A few notes from Monday's workout

SARASOTA, Fla. - The weather here is insane today. The sun was shining when I walked off the back fields, but it started pouring while the media met with manager Buck Showalter. We could hear the rain pounding the roof. I returned to my laptop, and the rain had just about stopped. Maybe a few drops were falling. A minute later, the sky opened up again and players were getting drenched as they ran to their cars.

There are patches of blue sky, but one huge black cloud must be hovering over the complex.

(No need to make the obvious joke.)

Showalter said the cortisone injection in Tsuyoshi Wada's left elbow already has yielded "positive results today compared to yesterday."

Reliever Jason Berken tested his left hamstring today by running on the water treadmill. He continues to receive treatment and do stretching exercises and is getting closer to throwing again.

"There's been good improvement," he said.

Pitchers who threw live batting practice today - with hitters not swinging the bats - included Wei-Yin Chen, Armando Galarraga, Chris Tillman, Dylan Bundy, Pat Neshek, Oliver Drake, Steve Johnson and Miguel Socolovich.

"You're focusing on what you need to do, whether it's mechanically or physically," Tillman said. "At the end, you get the feedback from hitters who see it day in and day out. It was good today."

Showalter continues to be impressed by Chen, who definitely throws harder than Wada and looks stronger.

"He threw well. He's been impressive," Showalter said.

"He has a good look in his eyes. You can see why he's had success. It was fun watching him throw with a hitter in there. He looks pretty comfortable."

Instructors Chris Hoiles and Alan Mills might move over to Twin Lakes Park tomorrow to work with the minor leaguers in that camp. Mills was hired as short-season Single-A Aberdeen's pitching coach this season. Hoiles could serve as a roving instructor.

The Orioles are gauging whether Hoiles is ready to make the full commitment, and they want to expose him to as many elements of the job as possible while he's here. Go in with eyes wide open.

"I've been impressed with him," Showalter said.

"Chris has something to bring, and it always means a little bit more to a guy who played most of his career here. Same way with Alan. There's nobody more excited about being here than Alan Mills. I had Alan with the Yankees and he had a great persona about him. Alan's got a chance to be a real good coach. He's got a lot of attributes you look for. He's got a great presence and he's tough. As you well know, this guy isn't going to want to hear about a hangnail up in Aberdeen. He gets the toughness part of it, but he's also in a good place in his life where he wants to commit to this."

Hoiles said he's been impressed with all of the catchers in the major league camp. He said there isn't a single one who doesn't belong here.

John Hester had a humorous moment. Chen was instructed to pitch out, and Hester got his feet tangled as he simulated a throw to second. Hester ended up on the seat of his pants, much to the amusement of J.J. Hardy, Matt Wieters, Taylor Teagarden and instructor Denny Hocking. Nick Johnson, who was "batting," reached down and helped Hester to his feet.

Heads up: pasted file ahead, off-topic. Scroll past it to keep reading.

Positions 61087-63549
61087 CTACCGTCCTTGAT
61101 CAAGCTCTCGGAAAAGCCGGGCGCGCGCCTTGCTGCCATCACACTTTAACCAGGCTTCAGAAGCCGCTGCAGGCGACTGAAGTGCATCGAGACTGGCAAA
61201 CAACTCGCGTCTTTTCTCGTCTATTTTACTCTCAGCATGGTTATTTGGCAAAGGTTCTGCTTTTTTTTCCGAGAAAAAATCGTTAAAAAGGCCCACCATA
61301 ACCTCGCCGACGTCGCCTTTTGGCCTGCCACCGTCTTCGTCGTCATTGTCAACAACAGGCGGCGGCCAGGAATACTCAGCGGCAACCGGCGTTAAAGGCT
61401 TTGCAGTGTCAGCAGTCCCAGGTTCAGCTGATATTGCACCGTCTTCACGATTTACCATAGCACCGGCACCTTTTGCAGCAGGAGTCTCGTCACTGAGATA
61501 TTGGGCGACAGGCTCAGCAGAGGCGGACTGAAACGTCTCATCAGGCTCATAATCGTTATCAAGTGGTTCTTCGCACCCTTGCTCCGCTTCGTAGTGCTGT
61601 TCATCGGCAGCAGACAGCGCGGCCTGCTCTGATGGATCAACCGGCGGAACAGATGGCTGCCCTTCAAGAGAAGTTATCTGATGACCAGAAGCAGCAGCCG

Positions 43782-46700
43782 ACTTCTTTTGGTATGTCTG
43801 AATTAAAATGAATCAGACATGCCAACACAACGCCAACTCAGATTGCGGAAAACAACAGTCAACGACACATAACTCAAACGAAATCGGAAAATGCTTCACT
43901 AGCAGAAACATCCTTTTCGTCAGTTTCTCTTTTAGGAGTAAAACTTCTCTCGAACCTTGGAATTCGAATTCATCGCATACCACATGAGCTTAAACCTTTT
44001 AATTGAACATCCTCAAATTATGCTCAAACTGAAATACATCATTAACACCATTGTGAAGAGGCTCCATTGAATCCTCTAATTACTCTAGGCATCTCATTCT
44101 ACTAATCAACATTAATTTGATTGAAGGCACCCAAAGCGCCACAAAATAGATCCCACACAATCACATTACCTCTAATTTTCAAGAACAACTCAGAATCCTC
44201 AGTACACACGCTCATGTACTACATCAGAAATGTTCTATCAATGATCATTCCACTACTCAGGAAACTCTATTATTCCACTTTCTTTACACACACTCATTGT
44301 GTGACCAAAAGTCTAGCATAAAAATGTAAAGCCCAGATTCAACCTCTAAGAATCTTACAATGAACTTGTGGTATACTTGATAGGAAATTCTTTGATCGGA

The intrasquad games on Friday and Saturday are each expected to last nine innings. Showalter plans on covering the first six innings with pitchers here, and he'll add some arms from the minor league camp to handle the rest.

Showalter on reliever Darren O'Day, who signed with the Orioles before Dan Duquette was hired as executive vice president of baseball operations: "There aren't many people who can do what he can do when he's healthy. We don't have that guy. If he shows he's healthy, he could be a contributor for us."

O'Day has an option left and could begin the season at Triple-A Norfolk if he doesn't break camp with the team. He'll make the same salary no matter where he pitches. He doesn't have a split contract.

O'Day is studying to be a doctor, and I think Dr. O'Day has a nice ring to it.

Showalter on Alfredo Simon, who's out of options: "He's doing well. He's come in in better shape than I've seen him in the past, and he showed us some things last year when he got to us. I'd like to think he's in a little bit different spot mentally. He's kind of been a survivor if you think about how the organization originally acquired him (from the Mexican League) and some of the things he's been through. Hopefully, he'd be the first to tell you it's been self-inflicted. In some cases not.

"I don't know how much he dwells on what he's been through, but it's kind of good in a way that he does. I think he's a guy who really appreciates the opportunity that he has. I just hope he continues in that mindset.

"He's got a lot of things working for him that he hasn't had working for him in the past, some of the challenges that he's faced, so that all bodes well for him. I just want the only thing that challenges him to be the competition, and not some of the other things that he's had to deal with."

Is Simon a late-inning power arm, a long man or a guy who can be used in a variety of roles?

"I think variety of roles," Showalter replied. "We haven't taken him out of the mix for potentially starting, but he's a guy who's shown at times that he can be successful at the end, and at times he can give you some needed length out of the bullpen and also start. I think everybody needs somebody like that. It's just a matter of if we feel confident he's going to be able to bring that."

It's possible that Simon and Pedro Strop, who's also out of options, both make the team.

"You never can have enough of those guys," Showalter said. "We've got a chance to have some guys who can make you swing and miss."

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